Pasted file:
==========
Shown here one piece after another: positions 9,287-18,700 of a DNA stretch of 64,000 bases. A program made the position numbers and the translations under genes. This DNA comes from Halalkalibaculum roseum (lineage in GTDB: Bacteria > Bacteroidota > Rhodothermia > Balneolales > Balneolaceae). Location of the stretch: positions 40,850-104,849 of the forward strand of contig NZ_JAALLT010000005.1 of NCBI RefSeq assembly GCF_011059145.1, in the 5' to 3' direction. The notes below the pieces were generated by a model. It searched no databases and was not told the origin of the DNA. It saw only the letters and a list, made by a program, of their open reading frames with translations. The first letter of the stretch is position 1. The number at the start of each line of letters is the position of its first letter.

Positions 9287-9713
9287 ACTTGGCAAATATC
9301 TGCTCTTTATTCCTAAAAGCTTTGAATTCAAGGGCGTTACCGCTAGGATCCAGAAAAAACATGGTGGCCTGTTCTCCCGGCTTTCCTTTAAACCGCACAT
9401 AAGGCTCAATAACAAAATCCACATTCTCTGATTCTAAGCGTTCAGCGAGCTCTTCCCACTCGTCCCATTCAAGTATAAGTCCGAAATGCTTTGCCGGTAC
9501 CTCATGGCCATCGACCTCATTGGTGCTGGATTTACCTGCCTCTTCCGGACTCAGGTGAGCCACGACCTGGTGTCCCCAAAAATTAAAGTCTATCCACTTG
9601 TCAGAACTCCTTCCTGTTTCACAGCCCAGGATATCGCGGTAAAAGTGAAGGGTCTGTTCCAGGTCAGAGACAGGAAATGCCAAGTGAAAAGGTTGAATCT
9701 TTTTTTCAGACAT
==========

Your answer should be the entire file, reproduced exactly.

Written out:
Shown here one piece after another: positions 9,287-18,700 of a DNA stretch of 64,000 bases. A program made the position numbers and the translations under genes. This DNA comes from Halalkalibaculum roseum (lineage in GTDB: Bacteria > Bacteroidota > Rhodothermia > Balneolales > Balneolaceae). Location of the stretch: positions 40,850-104,849 of the forward strand of contig NZ_JAALLT010000005.1 of NCBI RefSeq assembly GCF_011059145.1, in the 5' to 3' direction. The notes below the pieces were generated by a model. It searched no databases and was not told the origin of the DNA. It saw only the letters and a list, made by a program, of their open reading frames with translations. The first letter of the stretch is position 1. The number at the start of each line of letters is the position of its first letter.

Positions 9287-9713
9287 ACTTGGCAAATATC
9301 TGCTCTTTATTCCTAAAAGCTTTGAATTCAAGGGCGTTACCGCTAGGATCCAGAAAAAACATGGTGGCCTGTTCTCCCGGCTTTCCTTTAAACCGCACAT
9401 AAGGCTCAATAACAAAATCCACATTCTCTGATTCTAAGCGTTCAGCGAGCTCTTCCCACTCGTCCCATTCAAGTATAAGTCCGAAATGCTTTGCCGGTAC
9501 CTCATGGCCATCGACCTCATTGGTGCTGGATTTACCTGCCTCTTCCGGACTCAGGTGAGCCACGACCTGGTGTCCCCAAAAATTAAAGTCTATCCACTTG
9601 TCAGAACTCCTTCCTGTTTCACAGCCCAGGATATCGCGGTAAAAGTGAAGGGTCTGTTCCAGGTCAGAGACAGGAAATGCCAAGTGAAAAGGTTGAATCT
9701 TTTTTTCAGACAT